August 3, 2022
While markets appear to be putting in a rally, there is very little consensus that the rally will be sustainable. Over the past few days there have been a wide variety of events that caused uncertainty, but markets continue to shrug them off as though there are flies hitting the windshield of a moving car.
Unfortunately, the concerns are long term issues and the shorter term, emotional responses can be laid aside easily, the effects of actions such as raising interest rates to fight inflation and political tension with China are longer lasting. They will impact markets and probably not in a positive way.
Last week, the commentary from the Federal Reserve suggested that, in time, the Fed would stop raising rates. The market took this as a very positive development. Interest rates dropped, markets soared, and investors appear to be buying assets again. The chart below shows the S&P 500, with each bar representing 15 minutes, and the associated move higher.
Just this morning, Mary Daly, president of the San Francisco Fed, was interviewed on CNBC and said that the Fed was “Nowhere near almost done”. Other Fed speakers are working aggressively to inform markets that they will continue to raise rates. Despite all of these warnings investors are clearly not too worried.
The market did worry for a couple of days when it became clear that Nancy Pelosi (third highest ranking US politician after Biden/Harris) would visit Taiwan. Upon her departure from Taiwan yesterday, the market gave a sigh of relief and assumed all was well.
Perhaps it is the short attention span of the modern age, but markets have shrugged off these two events and dozens more, including the ongoing war in Ukraine, serious water shortages, heat, flooding, power interruptions, with a form of excitement which is almost baffling. To be fair, there is plenty of room for confusion. Some of the best financial managers in the world are all predicting that the Federal Reserve will have to reduce interest rates to prevent a recession.
During the market reset over the past six months, some of the most prominent bulls have given many reasons for markets to regain their bullish tenor and chief among them are robust profits. All of the aforementioned political, environmental, economic issues are simply to be ignored; profits will drive prices higher. FactSet offers a really good earnings review for the S&P 500 that they update weekly, and that report suggests that things are going pretty well. The second quarter saw 6% growth in earnings, which is quite low, but still 73% of companies had an EPS surprise.
The key here is that many companies are simply raising prices to keep profitability in line. That may work in the short term, but the Fed has made it pretty clear that if prices keep rising, interest rates will keep rising. If interest rates keep rising then consumers and businesses will have nothing left to spend.
The market rout of 2008-2009 was caused, in part by too much debt, but in hindsight, it might be better to look at that episode as an inability to cover expenses. Back in 2007, 13% of household disposable income was going to debt service. At that time, a mortgage was about 6.3% and the Federal funds rate was around 5%. Today, those numbers are 5.2% (mortgage) and 2.34% (Federal funds). Today, due to the massive decline in rates during the ‘Great Recession’ and the COVID pandemic, debt service is only using 9.5% of personal income after bottoming out around 8.5% last year.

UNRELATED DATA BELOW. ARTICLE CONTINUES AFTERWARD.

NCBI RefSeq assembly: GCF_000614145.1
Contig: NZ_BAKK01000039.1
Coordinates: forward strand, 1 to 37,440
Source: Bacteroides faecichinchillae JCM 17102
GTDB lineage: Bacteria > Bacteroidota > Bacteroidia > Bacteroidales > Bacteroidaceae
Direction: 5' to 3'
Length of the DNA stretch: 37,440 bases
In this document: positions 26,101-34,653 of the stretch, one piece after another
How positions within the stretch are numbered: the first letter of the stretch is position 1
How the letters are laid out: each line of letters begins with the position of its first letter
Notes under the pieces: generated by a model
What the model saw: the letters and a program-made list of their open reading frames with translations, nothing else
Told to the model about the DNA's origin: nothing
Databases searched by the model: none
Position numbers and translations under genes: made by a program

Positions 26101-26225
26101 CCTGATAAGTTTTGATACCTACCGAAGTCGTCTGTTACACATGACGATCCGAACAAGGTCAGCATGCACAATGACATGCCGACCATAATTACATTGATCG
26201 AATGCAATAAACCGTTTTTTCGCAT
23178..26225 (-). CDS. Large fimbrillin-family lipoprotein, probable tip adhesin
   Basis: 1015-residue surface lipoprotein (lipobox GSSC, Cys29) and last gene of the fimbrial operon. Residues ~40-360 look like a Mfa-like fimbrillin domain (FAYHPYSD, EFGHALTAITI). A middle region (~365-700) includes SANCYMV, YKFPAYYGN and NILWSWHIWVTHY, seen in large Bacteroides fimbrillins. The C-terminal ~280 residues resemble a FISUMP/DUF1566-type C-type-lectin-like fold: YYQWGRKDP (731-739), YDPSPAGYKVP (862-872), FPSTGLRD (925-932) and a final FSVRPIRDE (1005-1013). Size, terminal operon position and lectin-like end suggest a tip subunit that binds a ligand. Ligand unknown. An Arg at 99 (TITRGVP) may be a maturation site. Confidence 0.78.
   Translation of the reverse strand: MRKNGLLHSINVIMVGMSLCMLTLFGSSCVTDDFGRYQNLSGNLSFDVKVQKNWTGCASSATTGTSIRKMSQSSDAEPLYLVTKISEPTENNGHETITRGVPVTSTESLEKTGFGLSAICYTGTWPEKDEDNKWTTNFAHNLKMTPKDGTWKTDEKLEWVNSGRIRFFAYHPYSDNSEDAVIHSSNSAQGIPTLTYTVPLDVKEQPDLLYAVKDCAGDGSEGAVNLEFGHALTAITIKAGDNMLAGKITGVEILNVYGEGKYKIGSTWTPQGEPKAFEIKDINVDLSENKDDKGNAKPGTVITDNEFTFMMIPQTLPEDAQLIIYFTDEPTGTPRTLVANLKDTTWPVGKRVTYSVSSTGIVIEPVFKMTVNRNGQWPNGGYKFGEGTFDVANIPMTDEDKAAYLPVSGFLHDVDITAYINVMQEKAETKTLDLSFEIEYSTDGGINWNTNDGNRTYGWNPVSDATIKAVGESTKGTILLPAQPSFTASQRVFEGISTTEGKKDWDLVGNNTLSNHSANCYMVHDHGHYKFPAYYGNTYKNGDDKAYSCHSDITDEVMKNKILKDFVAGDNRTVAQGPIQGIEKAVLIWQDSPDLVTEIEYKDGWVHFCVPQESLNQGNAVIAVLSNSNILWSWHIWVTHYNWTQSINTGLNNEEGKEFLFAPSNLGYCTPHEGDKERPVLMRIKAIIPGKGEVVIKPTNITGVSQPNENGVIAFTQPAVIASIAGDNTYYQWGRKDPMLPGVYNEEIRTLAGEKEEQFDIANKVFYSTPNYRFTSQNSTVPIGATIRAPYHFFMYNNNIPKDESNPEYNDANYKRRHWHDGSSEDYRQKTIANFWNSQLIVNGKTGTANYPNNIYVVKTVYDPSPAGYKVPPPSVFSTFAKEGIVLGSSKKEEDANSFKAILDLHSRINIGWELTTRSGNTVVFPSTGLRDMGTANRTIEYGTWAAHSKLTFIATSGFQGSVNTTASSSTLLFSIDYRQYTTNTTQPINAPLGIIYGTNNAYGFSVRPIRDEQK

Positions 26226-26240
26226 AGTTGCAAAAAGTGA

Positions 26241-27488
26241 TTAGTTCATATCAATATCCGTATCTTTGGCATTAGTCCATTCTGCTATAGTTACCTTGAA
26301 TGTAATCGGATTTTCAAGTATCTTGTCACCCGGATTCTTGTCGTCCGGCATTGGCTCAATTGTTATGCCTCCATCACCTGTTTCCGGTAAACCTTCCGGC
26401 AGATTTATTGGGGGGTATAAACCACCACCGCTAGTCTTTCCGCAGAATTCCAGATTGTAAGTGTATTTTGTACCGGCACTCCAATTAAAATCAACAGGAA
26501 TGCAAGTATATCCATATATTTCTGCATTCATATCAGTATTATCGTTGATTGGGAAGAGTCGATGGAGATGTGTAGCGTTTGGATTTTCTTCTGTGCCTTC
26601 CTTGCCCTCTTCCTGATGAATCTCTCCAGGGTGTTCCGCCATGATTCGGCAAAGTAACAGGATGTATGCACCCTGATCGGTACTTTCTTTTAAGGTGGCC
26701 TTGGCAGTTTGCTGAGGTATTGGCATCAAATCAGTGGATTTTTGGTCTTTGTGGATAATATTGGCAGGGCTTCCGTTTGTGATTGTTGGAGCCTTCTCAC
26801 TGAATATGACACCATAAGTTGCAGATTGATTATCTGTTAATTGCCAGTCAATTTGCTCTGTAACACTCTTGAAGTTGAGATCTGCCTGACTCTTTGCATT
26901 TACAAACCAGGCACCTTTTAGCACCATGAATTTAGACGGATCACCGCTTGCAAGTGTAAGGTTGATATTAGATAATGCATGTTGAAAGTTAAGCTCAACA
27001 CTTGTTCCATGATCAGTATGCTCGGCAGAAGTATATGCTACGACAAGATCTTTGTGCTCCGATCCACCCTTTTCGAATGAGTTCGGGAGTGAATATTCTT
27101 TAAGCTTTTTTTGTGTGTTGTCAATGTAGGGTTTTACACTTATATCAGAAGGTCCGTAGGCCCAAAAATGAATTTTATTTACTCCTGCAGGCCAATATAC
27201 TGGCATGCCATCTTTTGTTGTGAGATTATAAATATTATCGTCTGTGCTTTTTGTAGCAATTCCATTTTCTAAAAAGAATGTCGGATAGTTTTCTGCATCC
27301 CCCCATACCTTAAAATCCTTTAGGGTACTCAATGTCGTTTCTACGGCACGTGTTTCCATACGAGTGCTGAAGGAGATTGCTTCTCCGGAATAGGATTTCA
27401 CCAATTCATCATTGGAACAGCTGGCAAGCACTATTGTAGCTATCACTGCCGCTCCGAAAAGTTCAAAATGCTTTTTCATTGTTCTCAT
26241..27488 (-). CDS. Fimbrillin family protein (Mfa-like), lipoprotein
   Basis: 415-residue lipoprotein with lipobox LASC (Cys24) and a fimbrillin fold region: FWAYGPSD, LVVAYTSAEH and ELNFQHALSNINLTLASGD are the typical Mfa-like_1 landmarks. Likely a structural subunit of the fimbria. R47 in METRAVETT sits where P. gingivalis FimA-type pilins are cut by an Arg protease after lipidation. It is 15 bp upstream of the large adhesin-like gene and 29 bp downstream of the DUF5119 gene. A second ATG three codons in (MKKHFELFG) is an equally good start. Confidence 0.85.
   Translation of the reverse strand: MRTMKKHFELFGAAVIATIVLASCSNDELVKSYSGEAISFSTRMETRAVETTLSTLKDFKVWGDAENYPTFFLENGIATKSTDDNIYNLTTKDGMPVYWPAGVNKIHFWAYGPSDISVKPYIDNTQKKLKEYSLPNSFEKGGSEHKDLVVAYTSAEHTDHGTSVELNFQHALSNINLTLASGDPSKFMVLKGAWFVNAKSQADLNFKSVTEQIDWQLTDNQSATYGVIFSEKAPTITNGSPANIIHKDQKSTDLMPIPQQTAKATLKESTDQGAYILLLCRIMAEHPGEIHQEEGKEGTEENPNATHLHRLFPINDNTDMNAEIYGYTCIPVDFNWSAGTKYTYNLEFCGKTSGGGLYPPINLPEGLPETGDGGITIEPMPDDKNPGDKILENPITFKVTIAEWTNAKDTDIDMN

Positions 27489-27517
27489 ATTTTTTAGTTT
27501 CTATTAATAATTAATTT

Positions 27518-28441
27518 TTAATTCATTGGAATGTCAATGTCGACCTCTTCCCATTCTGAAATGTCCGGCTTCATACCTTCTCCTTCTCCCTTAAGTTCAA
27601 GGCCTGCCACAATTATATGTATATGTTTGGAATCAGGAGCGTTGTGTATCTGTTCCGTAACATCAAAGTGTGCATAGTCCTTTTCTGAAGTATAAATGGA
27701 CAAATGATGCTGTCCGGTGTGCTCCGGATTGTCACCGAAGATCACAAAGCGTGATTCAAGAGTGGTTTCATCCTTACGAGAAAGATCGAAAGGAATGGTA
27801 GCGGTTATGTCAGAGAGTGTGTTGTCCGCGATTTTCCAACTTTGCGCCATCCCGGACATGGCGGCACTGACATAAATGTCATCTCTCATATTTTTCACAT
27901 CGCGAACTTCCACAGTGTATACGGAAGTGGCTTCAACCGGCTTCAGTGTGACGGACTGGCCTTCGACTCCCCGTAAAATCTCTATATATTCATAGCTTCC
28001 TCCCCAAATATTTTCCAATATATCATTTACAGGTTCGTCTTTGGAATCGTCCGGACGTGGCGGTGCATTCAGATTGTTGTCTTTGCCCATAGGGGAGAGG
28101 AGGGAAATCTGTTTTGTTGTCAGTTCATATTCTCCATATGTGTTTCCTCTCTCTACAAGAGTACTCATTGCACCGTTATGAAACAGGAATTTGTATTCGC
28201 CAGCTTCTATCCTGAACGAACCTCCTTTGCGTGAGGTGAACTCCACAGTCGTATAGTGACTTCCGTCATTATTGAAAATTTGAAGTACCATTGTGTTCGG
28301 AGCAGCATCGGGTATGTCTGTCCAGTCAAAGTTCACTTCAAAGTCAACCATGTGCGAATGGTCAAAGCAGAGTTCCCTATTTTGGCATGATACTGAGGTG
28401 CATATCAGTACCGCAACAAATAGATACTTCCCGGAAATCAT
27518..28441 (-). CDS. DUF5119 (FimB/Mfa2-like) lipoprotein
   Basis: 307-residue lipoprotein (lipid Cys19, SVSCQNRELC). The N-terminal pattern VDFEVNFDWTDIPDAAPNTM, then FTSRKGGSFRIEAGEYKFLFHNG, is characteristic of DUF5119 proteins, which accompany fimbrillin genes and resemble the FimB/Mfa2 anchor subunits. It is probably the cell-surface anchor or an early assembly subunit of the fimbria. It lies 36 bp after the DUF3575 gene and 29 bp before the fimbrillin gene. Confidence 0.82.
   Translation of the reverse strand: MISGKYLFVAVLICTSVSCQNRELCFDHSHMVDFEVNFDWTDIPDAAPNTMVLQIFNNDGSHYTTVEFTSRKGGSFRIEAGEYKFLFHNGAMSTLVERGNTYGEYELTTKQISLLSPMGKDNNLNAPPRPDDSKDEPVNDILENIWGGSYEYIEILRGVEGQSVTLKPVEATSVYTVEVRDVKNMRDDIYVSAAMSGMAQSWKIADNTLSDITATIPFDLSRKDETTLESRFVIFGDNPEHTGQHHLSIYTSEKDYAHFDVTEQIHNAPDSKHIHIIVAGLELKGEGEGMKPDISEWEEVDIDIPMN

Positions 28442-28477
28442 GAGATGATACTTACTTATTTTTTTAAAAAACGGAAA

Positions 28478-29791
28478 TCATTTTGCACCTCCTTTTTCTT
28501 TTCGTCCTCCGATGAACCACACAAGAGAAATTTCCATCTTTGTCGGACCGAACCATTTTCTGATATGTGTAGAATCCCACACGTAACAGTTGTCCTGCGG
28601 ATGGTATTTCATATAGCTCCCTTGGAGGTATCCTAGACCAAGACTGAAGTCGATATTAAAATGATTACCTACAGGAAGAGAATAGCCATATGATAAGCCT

That reversal is likely to continue in the coming quarters as rates rise. The lower rates during the last decade came with a moral hazard too. Household debt levels have risen from under $14 trillion in 2014 to $18 trillion now. Higher interest rates will dramatically impact most consumers and their ability to spend.
Raising prices can only work for so long, particularly for discretionary items. Companies such as Wal-Mart have highlighted in their recent earnings releases that consumption has been affected by inflation. The NY Fed has highlighted that credit card debt is rising rapidly as people try to pay for their lifestyle.
As usual, it is probably a bit early to worry. The market is taking all of this in stride, but the outcome is pretty well understood. When consumption falls companies get stuck with inventory, need to spend more to create demand. When that is timed with inflation, employment costs rise, production and distribution costs rise and all of these events cause profits to fall.
Under a normal business cycle it would probably be wise to stay invested until these problems are the focus of headlines. By contrast, the unusually large number of strains affecting society currently, while asset prices remain overvalued leaves the door open to a significant and unexpected sell off. Hold on to the assets with long term value, but if you are considering selling assets, particularly illiquid assets, current market conditions may provide a great opportunity to do that.